with autumn shuffling out the back door like a guilty lover, as winter rattles its keys on the front step, the swimming forums of the internet begin to fill with talk of temperature, shivers, flasks, (even more) cake, cold water galas and the wetsuit vs skins debate. I'm not about to get into that one - it's a broad church as far as I'm concerned, this cold water swimming lark and folk are welcome to worship at it wearing whatever they like.
Cold water swimming has been gradually attracting more swimmers over the last few winters, helped along by recent media coverage of potential health benefits no doubt. I like to think it's about more than that, however. We lead a centrally heated lifestyle, in the main. We skip from heated building, to heated transport, and back again with very little opportunity to actually feel cold. There are some hardy sorts who exercise outside throughout the year, but runners and walkers tend to work up quite a lot of internal heat, so feeling properly cold to the core isn't something that most of us will experience often if we are lucky enough to have a roof over our heads.
So I like to think it's about the challenge, about re-learning how our bodies and brains respond to adversity and finding out what we can overcome. When people find out I like a cold swim it takes a little while for the conversation to move on from the sideways looks and exclamations of 'you must be mad'. Sometimes it never moves on from that. But when it does I can talk about the moments where you stand at the edge of the water in the cold air, still dry, screwing your courage to the sticking post and wondering whether this will be the time that you fail to get wet; the rush of blood to the core when you overcome your fears and get in; the spike in blood pressure that sets your heart agallop and has you gasping for breath for a few, brief, seconds as your brain catches up and reasserts some control via your endocrine system.
If they're still with me I can evangelise about the firey sensation that bathes your skin in false warmth; the absolute focus needed to continually mentally examine every inch of your body for tell tale signs that enough really is enough. Your brain will lie to you about when enough is enough, but your body never will. Learning to understand what your body tells you is one of the greatest pleasures of this game, for me. Achieving the focus needed to listen to my body empties my mind of every other care.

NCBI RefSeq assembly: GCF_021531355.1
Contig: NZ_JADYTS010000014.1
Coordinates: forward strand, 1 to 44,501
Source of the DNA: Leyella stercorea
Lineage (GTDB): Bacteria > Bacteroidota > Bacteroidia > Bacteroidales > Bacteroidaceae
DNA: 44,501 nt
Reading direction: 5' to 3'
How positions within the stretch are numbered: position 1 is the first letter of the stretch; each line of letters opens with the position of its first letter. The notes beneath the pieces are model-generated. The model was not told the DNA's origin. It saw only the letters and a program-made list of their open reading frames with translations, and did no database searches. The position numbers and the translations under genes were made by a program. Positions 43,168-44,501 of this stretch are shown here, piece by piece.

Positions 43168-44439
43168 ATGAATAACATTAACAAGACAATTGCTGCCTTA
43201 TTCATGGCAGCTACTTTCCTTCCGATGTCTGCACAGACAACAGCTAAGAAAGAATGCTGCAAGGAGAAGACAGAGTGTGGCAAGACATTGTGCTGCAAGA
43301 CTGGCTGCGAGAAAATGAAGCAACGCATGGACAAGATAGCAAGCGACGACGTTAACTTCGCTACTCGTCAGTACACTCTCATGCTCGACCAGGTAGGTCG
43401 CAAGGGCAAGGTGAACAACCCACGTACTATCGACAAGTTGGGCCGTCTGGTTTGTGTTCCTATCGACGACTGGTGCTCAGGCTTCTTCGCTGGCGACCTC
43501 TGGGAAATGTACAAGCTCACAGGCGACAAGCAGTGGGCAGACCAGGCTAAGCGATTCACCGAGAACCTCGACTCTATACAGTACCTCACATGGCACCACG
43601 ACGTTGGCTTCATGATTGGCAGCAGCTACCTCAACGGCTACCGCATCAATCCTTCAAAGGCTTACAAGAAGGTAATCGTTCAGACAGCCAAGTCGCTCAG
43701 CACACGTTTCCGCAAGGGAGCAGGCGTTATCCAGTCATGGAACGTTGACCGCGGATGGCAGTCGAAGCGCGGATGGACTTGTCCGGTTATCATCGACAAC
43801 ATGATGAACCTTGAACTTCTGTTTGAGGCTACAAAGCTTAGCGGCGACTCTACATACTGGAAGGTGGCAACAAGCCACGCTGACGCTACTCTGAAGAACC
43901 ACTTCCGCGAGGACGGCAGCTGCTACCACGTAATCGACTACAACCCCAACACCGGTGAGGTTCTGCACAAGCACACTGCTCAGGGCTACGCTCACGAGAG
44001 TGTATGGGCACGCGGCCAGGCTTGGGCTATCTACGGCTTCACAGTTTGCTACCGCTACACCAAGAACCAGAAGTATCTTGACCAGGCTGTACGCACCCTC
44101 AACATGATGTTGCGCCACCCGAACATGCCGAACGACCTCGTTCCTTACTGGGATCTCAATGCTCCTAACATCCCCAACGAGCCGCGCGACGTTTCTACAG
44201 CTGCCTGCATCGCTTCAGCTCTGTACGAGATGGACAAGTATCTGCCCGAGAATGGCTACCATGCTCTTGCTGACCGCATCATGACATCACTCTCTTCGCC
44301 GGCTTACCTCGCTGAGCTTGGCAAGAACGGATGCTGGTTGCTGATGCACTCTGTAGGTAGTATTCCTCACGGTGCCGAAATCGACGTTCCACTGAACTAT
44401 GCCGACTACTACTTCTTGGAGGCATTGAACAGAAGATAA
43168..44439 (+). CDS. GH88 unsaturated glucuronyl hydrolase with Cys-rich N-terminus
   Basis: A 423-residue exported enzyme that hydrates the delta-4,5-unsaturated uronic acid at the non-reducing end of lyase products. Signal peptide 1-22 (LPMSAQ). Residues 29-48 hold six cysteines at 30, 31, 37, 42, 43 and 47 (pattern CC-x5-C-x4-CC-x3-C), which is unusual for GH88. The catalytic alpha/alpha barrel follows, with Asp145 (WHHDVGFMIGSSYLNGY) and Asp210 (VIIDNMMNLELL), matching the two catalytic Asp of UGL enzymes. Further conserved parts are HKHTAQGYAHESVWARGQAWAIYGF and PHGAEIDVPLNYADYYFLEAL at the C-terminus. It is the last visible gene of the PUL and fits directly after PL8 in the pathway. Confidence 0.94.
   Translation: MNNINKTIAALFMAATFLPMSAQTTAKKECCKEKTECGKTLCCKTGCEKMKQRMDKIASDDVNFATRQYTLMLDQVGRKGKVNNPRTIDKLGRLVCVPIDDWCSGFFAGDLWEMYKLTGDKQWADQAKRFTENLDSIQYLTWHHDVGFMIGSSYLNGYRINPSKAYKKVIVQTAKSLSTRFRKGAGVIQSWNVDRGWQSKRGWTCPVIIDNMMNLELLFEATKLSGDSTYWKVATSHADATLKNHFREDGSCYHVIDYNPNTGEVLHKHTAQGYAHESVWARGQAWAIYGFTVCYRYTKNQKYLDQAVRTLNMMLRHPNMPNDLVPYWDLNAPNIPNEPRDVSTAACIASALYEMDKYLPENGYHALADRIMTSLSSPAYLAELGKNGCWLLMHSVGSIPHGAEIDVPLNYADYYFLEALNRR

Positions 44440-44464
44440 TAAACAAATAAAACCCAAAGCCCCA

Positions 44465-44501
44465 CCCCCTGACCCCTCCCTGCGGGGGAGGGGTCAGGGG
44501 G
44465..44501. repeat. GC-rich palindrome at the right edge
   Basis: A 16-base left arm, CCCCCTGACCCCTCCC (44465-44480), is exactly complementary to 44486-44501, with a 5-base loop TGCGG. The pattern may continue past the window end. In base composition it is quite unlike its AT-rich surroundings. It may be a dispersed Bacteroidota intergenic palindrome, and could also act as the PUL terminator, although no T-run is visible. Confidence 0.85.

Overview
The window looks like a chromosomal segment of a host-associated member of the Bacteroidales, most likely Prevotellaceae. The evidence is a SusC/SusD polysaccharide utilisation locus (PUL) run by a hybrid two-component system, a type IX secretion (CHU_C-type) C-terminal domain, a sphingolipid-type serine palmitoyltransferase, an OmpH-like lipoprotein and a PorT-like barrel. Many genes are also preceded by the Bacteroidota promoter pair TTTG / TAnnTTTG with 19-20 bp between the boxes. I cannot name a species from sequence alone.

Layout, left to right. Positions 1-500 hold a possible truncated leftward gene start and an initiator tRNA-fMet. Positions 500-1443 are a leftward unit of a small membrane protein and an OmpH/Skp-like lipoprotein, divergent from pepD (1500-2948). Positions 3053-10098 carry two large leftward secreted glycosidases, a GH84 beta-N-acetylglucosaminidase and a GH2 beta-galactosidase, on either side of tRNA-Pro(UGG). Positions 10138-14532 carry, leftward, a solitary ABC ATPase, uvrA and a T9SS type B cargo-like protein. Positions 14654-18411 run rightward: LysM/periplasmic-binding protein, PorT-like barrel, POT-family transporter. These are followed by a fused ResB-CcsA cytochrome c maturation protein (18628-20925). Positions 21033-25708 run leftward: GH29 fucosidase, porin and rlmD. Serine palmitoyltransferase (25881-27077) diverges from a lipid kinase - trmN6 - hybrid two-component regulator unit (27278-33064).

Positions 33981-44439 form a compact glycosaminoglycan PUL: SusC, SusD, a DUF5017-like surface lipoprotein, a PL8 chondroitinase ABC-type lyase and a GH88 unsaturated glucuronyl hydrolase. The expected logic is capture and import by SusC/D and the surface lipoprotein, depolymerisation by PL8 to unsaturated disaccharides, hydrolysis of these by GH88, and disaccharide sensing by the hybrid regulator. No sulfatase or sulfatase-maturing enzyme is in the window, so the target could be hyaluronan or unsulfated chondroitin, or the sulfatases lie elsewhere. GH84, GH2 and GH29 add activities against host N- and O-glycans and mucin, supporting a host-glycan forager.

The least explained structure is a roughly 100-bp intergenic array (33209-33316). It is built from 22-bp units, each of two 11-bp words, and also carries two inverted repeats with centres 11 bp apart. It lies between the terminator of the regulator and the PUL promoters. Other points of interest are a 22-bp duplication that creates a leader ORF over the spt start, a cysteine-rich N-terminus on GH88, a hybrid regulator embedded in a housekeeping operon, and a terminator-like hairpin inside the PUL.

By this stage, some people are even interested in actually giving it a go. So I judiciously stop. No need to put them off with talk of after drop. They don't need to hear about the shivers, or the fumbling or the chattering teeth. They'll experience that soon enough, but they'll feel ten miles tall at that stage and they really won't care about all that. And anyway, it passes. So I keep that part to myself and move on to the post-swim cake, coffee and chatter of the cold water swimming community. A community that is warmer than any water I've ever swum in.
If you're interested in trying it I highly recommend some additional reading first, and you won't get better than the Lone Swimmer. His writing is masterful, and his experience second to none. I have learned a great deal from that blog, and it can be moving and funny as well as informative.
And if you fancy a cold lido swim the best places for it, in my humble opinion, are Parliament Hill, Tooting (members only), Brockwell, Uxbridge (Hillingdon), Guildford, Buckfastleigh, Hathersage (boilers off in December) and Ilkley (members only). There are also tidal pools such as Walpole Bay, Clevedon and Bude to explore. If you're new to cold water swimming do swim in the company of others. It's safer that way, and I am here to tell you that the shivering is a LOT more fun in company.
Enjoy what the winter brings you, and please do share this blog post and news of the Lido Guide far and wide. The fastest way for you to have this book in your hands, is to help us get to the magic 100% funded figure.
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